“Greenwashing is dangerous because it delays meaningful action on greenhouse gas emissions and fools the increasingly climate-conscious public into thinking that harmful products are actually good for the environment.
We say Ampol’s claims that petrol or diesel fuels can be carbon-neutral could mislead consumers into thinking that their driving does not contribute to Australia’s emissions and as a result, emissions could increase.”
– Kirsty Ruddock, Managing Lawyer of the Environmental Defenders Office.
Increased awareness about greenwashing by Australian companies
Civil society groups’ efforts have borne fruit, and companies’ awareness about the potential legal (and reputational) consequences of greenwashing is increasing. In June 2022, the Australian Securities and Investment Commission (ASIC) published a factsheet on How to avoid greenwashing when offering or promoting sustainability-related products. The factsheet noted increased investor demand for and thus availability of sustainability-related financial products (meaning financial products incorporating environment, social, and governance (ESG)-related considerations), increasing the risk of greenwashing and confusing and misleading investors. The factsheet calls out corporate claims of net zero carbon emissions and the danger that these claims may be misleading if there are no reasonable grounds for the representation.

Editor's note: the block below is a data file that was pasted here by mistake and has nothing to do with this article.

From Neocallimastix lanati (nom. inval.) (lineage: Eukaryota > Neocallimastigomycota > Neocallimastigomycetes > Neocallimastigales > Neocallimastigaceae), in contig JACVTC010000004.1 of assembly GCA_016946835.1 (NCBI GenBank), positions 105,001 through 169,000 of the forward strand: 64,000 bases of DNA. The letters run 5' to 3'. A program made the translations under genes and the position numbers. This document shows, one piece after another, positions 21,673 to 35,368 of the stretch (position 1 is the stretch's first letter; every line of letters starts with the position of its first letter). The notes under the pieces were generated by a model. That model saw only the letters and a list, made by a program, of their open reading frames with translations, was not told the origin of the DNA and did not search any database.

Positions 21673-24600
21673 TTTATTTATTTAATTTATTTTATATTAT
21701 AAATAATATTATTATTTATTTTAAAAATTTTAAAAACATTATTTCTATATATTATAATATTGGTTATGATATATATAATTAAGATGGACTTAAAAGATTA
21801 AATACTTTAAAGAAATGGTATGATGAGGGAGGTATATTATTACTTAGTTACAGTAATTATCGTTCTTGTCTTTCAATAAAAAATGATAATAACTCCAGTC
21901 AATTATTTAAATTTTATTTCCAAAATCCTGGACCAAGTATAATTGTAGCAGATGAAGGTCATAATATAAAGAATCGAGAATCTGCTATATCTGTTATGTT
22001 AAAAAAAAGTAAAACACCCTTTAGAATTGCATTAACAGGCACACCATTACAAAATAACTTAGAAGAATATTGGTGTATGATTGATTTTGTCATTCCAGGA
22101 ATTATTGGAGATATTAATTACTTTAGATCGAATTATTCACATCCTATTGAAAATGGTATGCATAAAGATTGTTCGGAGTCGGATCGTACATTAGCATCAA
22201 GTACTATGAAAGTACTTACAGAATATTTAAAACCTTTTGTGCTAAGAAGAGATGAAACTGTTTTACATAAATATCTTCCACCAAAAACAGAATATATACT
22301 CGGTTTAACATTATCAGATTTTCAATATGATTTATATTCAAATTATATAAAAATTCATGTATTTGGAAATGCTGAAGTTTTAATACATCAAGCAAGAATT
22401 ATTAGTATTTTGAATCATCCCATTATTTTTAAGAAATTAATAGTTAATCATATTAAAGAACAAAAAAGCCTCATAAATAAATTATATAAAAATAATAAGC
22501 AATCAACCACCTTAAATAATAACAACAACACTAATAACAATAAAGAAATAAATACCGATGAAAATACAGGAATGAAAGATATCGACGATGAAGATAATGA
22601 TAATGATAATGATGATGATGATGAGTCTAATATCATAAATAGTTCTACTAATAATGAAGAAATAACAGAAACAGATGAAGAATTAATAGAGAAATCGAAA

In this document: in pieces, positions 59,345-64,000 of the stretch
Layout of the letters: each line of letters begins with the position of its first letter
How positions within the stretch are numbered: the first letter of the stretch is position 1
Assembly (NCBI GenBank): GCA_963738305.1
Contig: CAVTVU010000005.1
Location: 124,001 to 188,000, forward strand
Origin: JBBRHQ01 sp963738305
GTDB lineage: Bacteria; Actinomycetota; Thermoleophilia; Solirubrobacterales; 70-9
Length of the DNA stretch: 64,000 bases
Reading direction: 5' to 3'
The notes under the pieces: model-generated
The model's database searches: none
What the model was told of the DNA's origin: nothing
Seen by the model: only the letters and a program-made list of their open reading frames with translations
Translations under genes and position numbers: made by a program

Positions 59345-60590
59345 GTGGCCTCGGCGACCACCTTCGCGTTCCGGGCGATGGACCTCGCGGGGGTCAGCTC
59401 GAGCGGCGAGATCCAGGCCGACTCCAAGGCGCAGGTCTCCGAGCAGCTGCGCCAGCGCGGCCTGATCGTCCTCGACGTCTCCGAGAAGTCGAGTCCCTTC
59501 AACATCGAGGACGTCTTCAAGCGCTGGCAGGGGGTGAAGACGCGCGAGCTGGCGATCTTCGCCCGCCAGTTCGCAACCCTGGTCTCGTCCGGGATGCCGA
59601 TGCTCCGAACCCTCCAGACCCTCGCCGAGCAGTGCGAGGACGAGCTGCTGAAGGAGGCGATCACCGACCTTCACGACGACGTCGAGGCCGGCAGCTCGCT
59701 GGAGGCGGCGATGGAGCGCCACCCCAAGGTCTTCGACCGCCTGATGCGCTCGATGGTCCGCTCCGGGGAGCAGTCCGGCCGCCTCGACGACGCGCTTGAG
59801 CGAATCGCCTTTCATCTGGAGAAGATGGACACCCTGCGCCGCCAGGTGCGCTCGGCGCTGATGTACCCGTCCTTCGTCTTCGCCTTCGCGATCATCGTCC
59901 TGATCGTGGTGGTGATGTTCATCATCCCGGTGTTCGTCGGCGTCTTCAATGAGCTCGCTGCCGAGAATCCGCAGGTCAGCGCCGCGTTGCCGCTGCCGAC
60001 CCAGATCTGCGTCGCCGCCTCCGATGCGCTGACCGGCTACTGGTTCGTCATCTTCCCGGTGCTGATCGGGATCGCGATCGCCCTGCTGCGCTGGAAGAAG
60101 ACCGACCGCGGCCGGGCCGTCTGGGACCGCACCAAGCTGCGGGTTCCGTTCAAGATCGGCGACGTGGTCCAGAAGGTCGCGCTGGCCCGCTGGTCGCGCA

Advocacy by Australian civil society has contributed to increased awareness about the harms of greenwashing. Australian companies are now on notice that greenwashing may lead to misleading and deceptive conduct claims, and they may face legal, financial, and reputational damage if they greenwash.